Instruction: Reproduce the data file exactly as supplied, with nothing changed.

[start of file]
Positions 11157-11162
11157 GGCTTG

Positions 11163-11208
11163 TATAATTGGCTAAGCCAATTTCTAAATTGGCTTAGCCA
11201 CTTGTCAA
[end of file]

Positions 11157-11162
11157 GGCTTG

Positions 11163-11208
11163 TATAATTGGCTAAGCCAATTTCTAAATTGGCTTAGCCA
11201 CTTGTCAA